Sustainable Surplus Exchange (SSE) harvests usable “retired” business assets from companies and redistributes them in support of the community, especially schools and nonprofits. SSE founder Sue Prelozni was determined to reduce waste of viable goods unnecessarily sent to landfills, and at the same time, benefit all regional community groups with business-donated surplus.
In the current economy of reduced funding for academia, thinning donations to charitable organizations and growing low-income community needs on the one side, and the growing social responsibility of a green-minded business community on the other, Sustainable Surplus Exchange was envisioned as a timely intermediary to match ongoing needs for basic supplies with surplus goods.
Ms. Prelozni researched the viability and sustainability of this Exchange. Support from industry was overwhelmingly positive. She engaged a Steering Community of diverse and knowledgeable people who gave input from the perspectives of waste management, business facilities/operations, procurement, recycling and environmental health. The Exchange soon caught the attention of the SEEDs Alliance – a nonprofit group created to promote sustainability best practices in the life sciences arena – and several Alliance members joined the SSE Steering Committee.
The vision became the genesis of Sustainable Surplus Exchange and we launched in the Spring of 2011.
Hundreds of nonprofit organizations, schools, charter schools, and college science departments, voiced their needs for supplies, office equipment, as well as equipment to teach science. Support of both industry and community collaborators enabled the Exchange to prepare for our test launch in February 2011.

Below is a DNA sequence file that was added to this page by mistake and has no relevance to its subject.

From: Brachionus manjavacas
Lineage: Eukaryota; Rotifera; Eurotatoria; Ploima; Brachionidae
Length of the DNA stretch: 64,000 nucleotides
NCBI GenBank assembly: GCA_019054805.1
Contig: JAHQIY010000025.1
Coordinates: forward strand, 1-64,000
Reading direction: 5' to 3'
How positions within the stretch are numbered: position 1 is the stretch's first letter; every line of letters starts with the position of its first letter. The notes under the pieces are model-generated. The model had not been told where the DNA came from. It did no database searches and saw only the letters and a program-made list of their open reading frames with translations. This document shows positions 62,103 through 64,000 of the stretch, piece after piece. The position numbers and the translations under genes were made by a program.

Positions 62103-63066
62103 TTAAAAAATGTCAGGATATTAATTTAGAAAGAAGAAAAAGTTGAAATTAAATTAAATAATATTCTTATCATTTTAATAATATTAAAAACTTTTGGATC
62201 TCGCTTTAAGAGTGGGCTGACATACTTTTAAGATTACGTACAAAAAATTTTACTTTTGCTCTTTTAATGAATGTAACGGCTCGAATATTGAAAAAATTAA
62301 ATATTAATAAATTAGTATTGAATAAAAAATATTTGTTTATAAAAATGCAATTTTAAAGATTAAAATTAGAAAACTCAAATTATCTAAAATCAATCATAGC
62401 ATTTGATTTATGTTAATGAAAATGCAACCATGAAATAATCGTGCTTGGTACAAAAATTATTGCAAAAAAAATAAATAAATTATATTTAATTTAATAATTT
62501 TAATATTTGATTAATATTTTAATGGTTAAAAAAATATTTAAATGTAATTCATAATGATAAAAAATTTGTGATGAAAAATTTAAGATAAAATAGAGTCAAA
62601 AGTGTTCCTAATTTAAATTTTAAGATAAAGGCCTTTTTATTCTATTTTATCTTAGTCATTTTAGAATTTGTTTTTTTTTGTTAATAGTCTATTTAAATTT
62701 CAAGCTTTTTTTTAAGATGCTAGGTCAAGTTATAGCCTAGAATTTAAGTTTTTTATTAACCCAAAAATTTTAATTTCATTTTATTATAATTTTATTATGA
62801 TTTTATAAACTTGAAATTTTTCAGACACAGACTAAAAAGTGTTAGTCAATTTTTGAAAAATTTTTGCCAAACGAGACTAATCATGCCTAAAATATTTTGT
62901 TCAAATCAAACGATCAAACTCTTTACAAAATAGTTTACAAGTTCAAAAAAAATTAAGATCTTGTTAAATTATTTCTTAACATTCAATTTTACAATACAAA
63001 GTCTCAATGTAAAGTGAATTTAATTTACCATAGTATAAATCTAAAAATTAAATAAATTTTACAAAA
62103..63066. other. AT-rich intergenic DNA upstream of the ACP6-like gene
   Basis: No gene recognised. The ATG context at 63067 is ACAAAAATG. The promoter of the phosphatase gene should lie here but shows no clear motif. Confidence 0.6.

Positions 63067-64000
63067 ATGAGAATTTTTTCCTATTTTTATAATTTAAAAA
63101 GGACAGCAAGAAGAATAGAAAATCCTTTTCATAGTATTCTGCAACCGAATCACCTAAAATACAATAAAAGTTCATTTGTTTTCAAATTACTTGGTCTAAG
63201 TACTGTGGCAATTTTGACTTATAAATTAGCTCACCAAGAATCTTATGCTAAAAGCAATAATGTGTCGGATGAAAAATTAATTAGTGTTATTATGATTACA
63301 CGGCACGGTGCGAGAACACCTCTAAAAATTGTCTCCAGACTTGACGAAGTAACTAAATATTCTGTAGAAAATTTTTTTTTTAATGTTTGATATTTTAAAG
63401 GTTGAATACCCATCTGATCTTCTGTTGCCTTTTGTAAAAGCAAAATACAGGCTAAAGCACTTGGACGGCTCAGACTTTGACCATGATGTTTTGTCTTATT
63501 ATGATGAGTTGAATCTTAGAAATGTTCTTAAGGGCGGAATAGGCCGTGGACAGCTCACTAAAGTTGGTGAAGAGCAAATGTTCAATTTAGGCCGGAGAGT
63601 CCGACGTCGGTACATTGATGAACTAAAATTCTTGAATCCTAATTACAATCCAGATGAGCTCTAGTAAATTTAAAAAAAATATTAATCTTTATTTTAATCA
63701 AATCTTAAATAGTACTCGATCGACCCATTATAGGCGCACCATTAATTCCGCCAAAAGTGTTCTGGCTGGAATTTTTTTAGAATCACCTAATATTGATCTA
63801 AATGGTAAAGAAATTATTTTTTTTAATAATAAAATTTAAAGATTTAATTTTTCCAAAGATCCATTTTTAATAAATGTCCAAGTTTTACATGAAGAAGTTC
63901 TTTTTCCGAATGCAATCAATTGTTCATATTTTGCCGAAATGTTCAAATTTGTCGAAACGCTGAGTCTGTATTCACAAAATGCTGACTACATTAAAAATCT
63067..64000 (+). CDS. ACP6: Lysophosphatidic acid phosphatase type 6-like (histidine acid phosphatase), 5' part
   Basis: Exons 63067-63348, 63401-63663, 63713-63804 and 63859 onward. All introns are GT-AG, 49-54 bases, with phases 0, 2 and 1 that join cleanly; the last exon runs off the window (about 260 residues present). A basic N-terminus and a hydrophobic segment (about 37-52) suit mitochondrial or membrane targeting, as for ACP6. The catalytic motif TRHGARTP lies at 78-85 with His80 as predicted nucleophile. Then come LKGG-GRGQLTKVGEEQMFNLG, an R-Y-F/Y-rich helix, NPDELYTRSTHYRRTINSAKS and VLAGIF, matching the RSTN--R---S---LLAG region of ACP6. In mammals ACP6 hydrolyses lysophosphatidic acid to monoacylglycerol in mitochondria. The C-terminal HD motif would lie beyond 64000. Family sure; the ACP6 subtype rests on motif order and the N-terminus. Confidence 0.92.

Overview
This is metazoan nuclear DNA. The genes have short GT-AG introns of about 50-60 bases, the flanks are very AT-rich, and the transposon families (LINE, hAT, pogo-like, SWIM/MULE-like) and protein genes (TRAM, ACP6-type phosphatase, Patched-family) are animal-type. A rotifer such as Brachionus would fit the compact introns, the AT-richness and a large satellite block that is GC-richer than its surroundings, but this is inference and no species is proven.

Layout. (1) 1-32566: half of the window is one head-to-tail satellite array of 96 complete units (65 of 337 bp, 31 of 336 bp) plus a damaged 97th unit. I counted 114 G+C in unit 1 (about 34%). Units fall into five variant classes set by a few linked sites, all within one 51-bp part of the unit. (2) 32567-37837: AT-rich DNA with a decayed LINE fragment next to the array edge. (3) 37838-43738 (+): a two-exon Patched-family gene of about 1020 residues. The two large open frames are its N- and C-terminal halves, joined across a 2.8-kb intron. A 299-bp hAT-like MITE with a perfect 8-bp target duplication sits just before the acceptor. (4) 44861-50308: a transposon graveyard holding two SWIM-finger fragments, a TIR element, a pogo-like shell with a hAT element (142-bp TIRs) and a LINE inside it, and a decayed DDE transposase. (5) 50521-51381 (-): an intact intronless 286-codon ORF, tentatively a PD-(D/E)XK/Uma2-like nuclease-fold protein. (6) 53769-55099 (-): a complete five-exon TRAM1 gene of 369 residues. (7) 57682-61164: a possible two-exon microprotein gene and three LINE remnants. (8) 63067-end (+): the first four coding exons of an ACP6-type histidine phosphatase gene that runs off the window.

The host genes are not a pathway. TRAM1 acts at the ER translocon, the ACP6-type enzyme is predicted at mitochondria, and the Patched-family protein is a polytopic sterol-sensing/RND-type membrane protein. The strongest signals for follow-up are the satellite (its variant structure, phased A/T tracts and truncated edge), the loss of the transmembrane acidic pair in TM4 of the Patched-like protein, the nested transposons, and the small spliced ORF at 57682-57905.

The SSE Board of Directors leveraged its connections with the commercial sector for donations of surplus assets. Every company we approached embraced our mission, and if feasible, donated items to SSE at once. Awareness of the Exchange as a well-organized system of facilitating and delivering business resources has grown organically via word-of-mouth and community outreach. Over 130 people from educational and charitable organizations signed up in the first three months. Today, SSE has new member sign-ups almost daily.
We solidified the support of collaborators in the recycling arena. Any items that cannot be repurposed are handled by our recycling partners with a portion of those proceeds feeding back into the Exchange to support our operations.
The goal of the Exchange was, and continues to be, to operate within close parameters of sustainability. Our expenses are controlled and we leverage relationships for warehouse space, moving/transportation and IT/software support. While we are strongly supported with volunteers, as we continue our strong growth, SSE will be a consistent source of job creation in each community it serves.